Seawater carbonate chemistry and shell density, structure thickness and porosity for Nassarius nitidus and Collumbela rustica. Study funded under the project ECCO (HFRI, ID 343)


The increased absorption of atmospheric CO2 by the ocean reduces pH and affects the carbonate chemistry of seawater, thus interfering with the shell formation processes of marine calcifiers. The present study aims to examine the effects of ocean acidification and warming on the shell morphological properties of two intertidal gastropod species, Nassarius nitidus and Columbella rustica. The experimental treatments lasted for 3 months and combined a temperature increase of 3°C and a pH reduction of 0.3 units. The selected treatments reflected the high emissions (RCP 8.5) “business as usual” scenario of the Intergovernmental Panel on Climate Change models for eastern Mediterranean. The morphological and architectural properties of the shell, such as density, thickness and porosity were examined using 3D micro-computed tomography, which is a technique giving the advantage of calculating values for the total shell (not only at specific points) and at the same time leaving the shells intact. Nassarius nitidus had a lower shell density and thickness and a higher porosity when the pH was reduced at ambient temperature, but the combination of reduced pH and increased temperature did not have a noticeable effect in comparison to the control. The shell of Columbella rustica was less dense, thinner and more porous under acidic and warm conditions, but when the temperature was increased under ambient pH the shells were thicker and denser than the control. Under low pH and ambient temperature, shells showed no differences compared to the control. The vulnerability of calcareous shells to ocean acidification and warming appears to be variable among species. Plasticity of shell building organisms as an acclimation action toward a continuously changing marine environment needs to be further investigated focusing on species or shell region specific adaptation mechanisms.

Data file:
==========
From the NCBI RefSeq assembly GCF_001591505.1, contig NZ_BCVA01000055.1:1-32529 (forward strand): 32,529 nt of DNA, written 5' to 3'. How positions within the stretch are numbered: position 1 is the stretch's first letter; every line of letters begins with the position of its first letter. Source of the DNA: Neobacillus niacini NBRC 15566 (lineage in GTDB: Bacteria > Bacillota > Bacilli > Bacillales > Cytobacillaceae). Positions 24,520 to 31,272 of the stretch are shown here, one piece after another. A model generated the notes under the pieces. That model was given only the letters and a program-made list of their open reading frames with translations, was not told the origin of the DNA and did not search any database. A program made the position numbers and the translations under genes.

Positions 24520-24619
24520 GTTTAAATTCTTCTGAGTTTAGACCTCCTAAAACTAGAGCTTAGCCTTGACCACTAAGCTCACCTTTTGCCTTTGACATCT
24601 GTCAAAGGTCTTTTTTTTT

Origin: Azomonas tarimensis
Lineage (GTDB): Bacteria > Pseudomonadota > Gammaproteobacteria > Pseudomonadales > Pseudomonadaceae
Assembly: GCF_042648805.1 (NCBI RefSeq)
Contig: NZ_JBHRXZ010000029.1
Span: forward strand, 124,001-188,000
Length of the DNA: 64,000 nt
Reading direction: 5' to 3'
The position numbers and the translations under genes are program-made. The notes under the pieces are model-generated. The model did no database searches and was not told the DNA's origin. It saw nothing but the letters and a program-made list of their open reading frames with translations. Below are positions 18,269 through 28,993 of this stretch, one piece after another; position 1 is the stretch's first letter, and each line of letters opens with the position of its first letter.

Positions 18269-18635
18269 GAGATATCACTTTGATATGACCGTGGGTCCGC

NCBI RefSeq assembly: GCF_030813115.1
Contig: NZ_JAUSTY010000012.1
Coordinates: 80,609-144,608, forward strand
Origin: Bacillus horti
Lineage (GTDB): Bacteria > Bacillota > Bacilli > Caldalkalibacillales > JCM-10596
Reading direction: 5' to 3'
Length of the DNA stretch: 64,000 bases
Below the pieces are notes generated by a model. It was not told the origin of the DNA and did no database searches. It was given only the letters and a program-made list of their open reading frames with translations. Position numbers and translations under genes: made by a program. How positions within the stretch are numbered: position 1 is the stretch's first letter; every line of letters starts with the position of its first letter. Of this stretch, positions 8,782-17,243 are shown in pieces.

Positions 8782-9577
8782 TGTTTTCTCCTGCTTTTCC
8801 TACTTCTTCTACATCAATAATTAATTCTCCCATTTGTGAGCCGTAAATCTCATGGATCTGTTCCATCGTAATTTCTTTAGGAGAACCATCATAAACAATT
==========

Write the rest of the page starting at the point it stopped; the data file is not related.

In order to allow full comparability with other ocean acidification data sets, the R package seacarb (Gattuso et al, 2021) was used to compute a complete and consistent set of carbonate system variables, as described by Nisumaa et al. (2010). In this dataset the original values were archived in addition with the recalculated parameters (see related PI). The date of carbonate chemistry calculation by seacarb is 2021-11-16. The study was funded under the project ECCO (HFRI, Hellenic Foundation for Research and Innovation for the support of Postdoctoral Researchers, project ID 343)

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Metadata Access
Creator Chatzinikolaou, Eva; Keklikoglou, Kleoniki; Grigoriou, Panos
Publisher PANGAEA - Data Publisher for Earth & Environmental Science
Contributor Yang, Yan
Publication Year 2021
Rights Creative Commons Attribution 4.0 International;
OpenAccess true
Language English
Resource Type Dataset
Format text/tab-separated-values
Size 4728 data points
Discipline Earth System Research
Spatial Coverage (20.804W, 35.335S, 25.279E, 39.061N)